“As a student who is heavily involved on campus, most of my studying is done through the night, I think it’s an amazing idea,” says Soto, “There are plenty of students who will benefit from this”

According to the official website of the Library as well as an email sent out by External Relations, the extended hours will begin at 10 a.m. on Sunday, April 24 and will remain open through Friday, April 29 at midnight, for the first week. On Saturday, April 30 the hours will be 8 a.m. until 8 p.m., and then the Library opens again Sunday, May 1 at 10 a.m. and remains open through Friday, May 6 at midnight.

“Between now and this [the extended hours pilot] time period.” Perry Patterson says. “You will be seeing BSU start a marketing campaign in the Library and GC to get students motivated to take advantage of this opportunity”

1 Comment on "BSU initiative extends Green Library hours"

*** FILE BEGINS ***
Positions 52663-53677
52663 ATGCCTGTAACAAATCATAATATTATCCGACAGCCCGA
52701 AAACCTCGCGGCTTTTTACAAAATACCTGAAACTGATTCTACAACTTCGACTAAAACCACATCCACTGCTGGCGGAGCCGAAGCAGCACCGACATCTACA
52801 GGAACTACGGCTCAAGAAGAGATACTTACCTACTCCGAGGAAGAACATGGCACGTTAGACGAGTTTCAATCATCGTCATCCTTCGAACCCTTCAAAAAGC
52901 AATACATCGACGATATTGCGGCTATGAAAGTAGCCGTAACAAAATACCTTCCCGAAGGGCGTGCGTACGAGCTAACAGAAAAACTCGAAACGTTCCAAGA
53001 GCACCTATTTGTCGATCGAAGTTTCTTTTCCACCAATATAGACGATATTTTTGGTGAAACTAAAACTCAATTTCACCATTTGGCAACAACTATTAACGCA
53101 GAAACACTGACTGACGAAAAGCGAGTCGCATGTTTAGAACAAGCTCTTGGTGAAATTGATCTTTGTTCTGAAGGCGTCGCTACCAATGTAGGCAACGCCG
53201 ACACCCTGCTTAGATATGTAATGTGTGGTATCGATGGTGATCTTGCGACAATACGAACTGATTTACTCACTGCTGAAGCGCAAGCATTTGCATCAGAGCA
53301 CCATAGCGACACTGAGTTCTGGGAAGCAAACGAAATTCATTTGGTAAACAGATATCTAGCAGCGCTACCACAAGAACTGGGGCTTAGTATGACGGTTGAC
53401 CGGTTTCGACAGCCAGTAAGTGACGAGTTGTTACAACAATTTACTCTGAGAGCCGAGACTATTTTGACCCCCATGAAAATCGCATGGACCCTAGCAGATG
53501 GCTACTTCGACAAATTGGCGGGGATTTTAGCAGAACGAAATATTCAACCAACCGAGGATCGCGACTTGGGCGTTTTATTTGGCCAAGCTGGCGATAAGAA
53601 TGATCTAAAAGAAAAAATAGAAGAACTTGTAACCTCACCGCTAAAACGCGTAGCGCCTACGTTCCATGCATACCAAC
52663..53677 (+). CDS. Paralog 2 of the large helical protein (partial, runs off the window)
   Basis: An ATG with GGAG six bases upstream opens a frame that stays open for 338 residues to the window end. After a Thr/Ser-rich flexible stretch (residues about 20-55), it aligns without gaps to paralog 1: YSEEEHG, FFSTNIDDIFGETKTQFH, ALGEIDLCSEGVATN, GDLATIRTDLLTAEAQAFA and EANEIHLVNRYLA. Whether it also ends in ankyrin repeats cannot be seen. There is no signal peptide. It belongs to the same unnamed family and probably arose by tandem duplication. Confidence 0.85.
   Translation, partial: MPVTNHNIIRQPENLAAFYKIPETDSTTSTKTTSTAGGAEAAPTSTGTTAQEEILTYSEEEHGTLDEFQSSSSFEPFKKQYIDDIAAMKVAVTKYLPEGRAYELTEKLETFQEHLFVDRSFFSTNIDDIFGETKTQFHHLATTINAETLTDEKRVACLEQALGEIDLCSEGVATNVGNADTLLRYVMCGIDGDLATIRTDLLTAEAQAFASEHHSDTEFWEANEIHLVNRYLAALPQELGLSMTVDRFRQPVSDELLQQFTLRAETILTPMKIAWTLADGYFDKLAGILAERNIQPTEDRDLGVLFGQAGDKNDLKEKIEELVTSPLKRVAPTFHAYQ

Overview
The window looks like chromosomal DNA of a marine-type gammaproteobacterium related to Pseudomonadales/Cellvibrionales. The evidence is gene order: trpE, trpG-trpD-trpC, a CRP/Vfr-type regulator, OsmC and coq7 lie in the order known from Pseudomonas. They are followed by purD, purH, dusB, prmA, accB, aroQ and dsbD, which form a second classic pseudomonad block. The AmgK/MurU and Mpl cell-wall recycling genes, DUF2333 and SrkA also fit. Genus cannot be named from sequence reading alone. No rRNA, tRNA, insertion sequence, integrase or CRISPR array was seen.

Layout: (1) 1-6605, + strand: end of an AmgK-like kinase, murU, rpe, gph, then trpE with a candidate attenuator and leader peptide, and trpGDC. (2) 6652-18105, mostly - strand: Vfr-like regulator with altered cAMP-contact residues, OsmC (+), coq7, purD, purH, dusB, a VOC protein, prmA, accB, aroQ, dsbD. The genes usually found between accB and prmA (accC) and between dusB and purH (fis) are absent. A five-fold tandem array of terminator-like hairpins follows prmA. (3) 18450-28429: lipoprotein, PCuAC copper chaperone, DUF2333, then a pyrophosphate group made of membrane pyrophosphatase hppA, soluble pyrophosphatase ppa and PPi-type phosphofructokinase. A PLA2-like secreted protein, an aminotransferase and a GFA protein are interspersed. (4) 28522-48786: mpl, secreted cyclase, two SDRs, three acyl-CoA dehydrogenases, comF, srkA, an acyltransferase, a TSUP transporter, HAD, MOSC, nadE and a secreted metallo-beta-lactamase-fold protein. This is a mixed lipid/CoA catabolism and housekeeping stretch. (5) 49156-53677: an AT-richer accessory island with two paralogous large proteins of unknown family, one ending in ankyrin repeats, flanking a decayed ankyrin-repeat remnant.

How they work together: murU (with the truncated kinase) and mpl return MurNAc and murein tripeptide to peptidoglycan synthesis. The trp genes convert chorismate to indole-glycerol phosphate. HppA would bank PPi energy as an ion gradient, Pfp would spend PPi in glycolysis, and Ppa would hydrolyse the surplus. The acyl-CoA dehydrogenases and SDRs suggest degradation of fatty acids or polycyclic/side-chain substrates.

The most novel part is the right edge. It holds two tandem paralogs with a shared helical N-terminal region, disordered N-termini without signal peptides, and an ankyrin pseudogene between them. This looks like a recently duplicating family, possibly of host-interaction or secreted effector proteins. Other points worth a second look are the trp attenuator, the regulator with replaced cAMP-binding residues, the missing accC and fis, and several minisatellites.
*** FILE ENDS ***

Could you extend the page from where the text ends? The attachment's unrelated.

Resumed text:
1. I am concerned about the lack of information and misinformation in this article. While BSU certainly deserves credit for its role in the extension of hours, this article fails to mention SGA and their role as supporters of this initiative. In addition, while the average gate count does increase during finals week, it does not seem likely that "During the 24 hour period in November and December that there was about 9,000 students on the second floor alone, according to Prestamo." I believe Anne Prestamo may have been misquoted. Based on information from circulation staff, that seems to be a weekly average, not a daily average. While that number increases during finals it is impossible for there to be 9,000 students on the second floor, at one time. The number of seats on that floor is about 600. Finally, this newspaper should really consider writing an article on why the library was not included in the University’s Strategic Plan. While President Rosenberg pushes to increase enrollment and expansion, there is no mention of expansion for the libraries. The only mention of the libraries in the Strategic Plan was when they mentioned students checked out more than 50,000 computers in the fall semester. ( If President Rosenberg expects to have 65,000 students enrolled by 2020 why does he forget about the libraries? According to the original builders, McHarry associates, the library can be expanded to 15 floors.The only way for the libraries to improve their services is through tech fees, and the only projects that are approved are those with a lot of tech upgrades. However, the building is in need of structural upgrades and the only way to get funding for that is through the President’s office. It is a disservice to students, staff, and faculty for the President and the administration to ignore one of the most visited places on each campus, its libraries. The libraries at both BBC, and MMC are community centers, tech centers, and learning centers that deserve funding and more consideration when FIU thinks of its future.